Oracle v. Google loses another juror

Rather than 12 Angry Men, proceedings are starting to play out more like And Then There Were None in the Oracle versus Google case.
Written by Rachel King, Contributor

Rather than 12 Angry Men, proceedings are starting to play out more like And Then There Were None in the Oracle versus Google case.

That's because the jury lost another member on Friday morning, bringing the total count to five men and five women. The trial originally started with 12 people in April; five men and seven women.

The juror who was dismissed on Friday complained the day before that she had come down with a cold. Although she was originally instructed to try to show up at the US District Court of Northern California on Friday morning after the jury was sent home early on Thursday afternoon, she called the court after on Thursday night to inform the court that she wasn't going to make it on Friday.

As he warned, Judge William Alsup dismissed her from jury duty immediately on Friday morning, telling the jury that it would be an inconvenience to the remaining 10 of them if proceedings were delayed any further. Thus, the jury continued to deliberate on Friday.

This followed the departure of another female juror on Tuesday morning ahead of closing arguments, after she called in to say that she couldn't make it, due to car trouble.

Incidentally, the judge told the jury a few weeks ago that the trial can still carry on if it loses a few jurors. Alsup never offered an exact number, but he said that it is possible to continue proceedings even if the total count drops by one or two. On Thursday, he specified that the jury count could be as low as six for the trial to continue without disruption.

At the same time, based on the questions from the jury thus far, it looks like they could be at an impasse yet again over US Patent 6,061,520, which is addressed two of the three questions on the special verdict form for the patent phase of the case.

Twice, the jury has requested to hear transcripts of court testimony read back to them — specifically from Oracle's expert witness John Mitchell and Google's expert witness Terence Parr. Excerpts from both readings focused on the terminology and differences of simulated execution and pattern matching.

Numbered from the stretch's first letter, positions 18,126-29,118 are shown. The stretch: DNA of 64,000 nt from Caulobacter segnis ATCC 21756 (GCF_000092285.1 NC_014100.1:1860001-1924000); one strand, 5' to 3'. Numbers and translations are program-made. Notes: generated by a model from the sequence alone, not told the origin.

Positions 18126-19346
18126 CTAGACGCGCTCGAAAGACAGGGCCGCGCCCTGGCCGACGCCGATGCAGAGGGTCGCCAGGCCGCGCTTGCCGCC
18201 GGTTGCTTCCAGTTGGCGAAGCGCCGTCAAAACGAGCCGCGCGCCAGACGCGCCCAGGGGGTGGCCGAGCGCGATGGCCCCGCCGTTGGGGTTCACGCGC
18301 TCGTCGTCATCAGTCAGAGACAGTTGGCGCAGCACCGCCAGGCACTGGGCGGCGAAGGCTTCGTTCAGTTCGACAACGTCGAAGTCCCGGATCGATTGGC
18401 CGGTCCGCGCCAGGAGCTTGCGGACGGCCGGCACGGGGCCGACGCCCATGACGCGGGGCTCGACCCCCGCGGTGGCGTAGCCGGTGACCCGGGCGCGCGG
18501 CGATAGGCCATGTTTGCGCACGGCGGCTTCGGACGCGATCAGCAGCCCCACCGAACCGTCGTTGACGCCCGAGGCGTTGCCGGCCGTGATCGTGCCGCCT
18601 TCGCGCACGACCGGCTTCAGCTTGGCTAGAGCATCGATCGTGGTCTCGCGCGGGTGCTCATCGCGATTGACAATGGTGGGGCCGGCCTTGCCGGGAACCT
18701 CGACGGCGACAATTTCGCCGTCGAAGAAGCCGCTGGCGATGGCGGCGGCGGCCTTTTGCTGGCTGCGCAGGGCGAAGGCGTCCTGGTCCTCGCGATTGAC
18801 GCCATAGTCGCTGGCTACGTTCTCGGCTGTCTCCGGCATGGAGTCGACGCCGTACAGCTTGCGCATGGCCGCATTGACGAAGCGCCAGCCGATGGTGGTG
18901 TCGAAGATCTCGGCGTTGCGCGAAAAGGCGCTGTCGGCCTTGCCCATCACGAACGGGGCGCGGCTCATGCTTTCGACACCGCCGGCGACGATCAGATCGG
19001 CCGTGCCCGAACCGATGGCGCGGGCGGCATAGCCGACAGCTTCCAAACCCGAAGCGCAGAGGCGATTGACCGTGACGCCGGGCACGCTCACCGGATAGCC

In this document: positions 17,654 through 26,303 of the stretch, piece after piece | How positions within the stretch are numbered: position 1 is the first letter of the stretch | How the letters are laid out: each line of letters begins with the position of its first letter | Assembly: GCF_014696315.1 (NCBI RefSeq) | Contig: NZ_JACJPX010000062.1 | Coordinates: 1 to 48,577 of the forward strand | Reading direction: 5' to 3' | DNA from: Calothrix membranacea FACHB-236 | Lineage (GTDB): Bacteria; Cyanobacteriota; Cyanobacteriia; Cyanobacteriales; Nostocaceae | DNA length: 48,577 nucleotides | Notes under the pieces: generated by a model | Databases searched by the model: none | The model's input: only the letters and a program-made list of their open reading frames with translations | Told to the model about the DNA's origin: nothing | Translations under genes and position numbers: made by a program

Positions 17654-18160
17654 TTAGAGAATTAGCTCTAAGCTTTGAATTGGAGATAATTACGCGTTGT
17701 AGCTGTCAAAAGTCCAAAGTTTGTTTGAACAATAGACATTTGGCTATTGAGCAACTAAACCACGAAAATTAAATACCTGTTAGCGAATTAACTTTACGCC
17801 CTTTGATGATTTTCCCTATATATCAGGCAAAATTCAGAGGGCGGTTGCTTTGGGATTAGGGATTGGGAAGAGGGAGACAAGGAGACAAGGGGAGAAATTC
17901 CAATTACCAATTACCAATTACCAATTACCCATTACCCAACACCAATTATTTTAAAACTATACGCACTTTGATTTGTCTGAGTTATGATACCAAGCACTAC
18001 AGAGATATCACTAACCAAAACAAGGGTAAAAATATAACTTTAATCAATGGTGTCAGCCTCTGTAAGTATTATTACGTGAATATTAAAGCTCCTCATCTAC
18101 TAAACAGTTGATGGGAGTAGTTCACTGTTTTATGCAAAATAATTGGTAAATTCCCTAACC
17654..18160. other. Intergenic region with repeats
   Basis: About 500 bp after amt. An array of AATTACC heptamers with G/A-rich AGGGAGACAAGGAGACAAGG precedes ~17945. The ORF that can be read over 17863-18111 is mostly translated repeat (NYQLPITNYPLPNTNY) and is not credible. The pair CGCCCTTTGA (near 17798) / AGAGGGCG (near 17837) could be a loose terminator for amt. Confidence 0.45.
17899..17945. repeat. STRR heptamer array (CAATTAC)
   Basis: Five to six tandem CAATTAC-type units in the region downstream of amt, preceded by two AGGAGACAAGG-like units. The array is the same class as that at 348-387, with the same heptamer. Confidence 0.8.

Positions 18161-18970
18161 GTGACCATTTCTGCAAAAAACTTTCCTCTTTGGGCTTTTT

In closing arguments, Van Nest said, on the 6,061,520 patent, that every expert witness who acknowledged every step of the method must be present, including simulation of the bytecode. He also explained that Android doesn't implement simulated execution like Oracle argues, but, rather, pattern matching.

Parr said that the dx tool in Android doesn't use simulated execution for the purpose of identifying static initialisation of an array. Mitchell said that simulated execution includes pattern matching.

Finally, also pointing towards potential problems in the deliberation room, one juror submitted a note on Friday afternoon, asking why the verdict vote has to be unanimous.

The judge responded soundly, "It's the law. That's why it has to be unanimous. Congress said it has to be unanimous."

Before the jury re-entered to hear the answer and reading of Parr's testimony, Alsup added that he has "been privileged to preside over more than 100 trials," with the vast majority of them being jury trials. He said that only in a couple instances did he have juries that could not come to unanimous decisions.

Oracle v. Google: special verdict form for patent phase

Via ZDNet US

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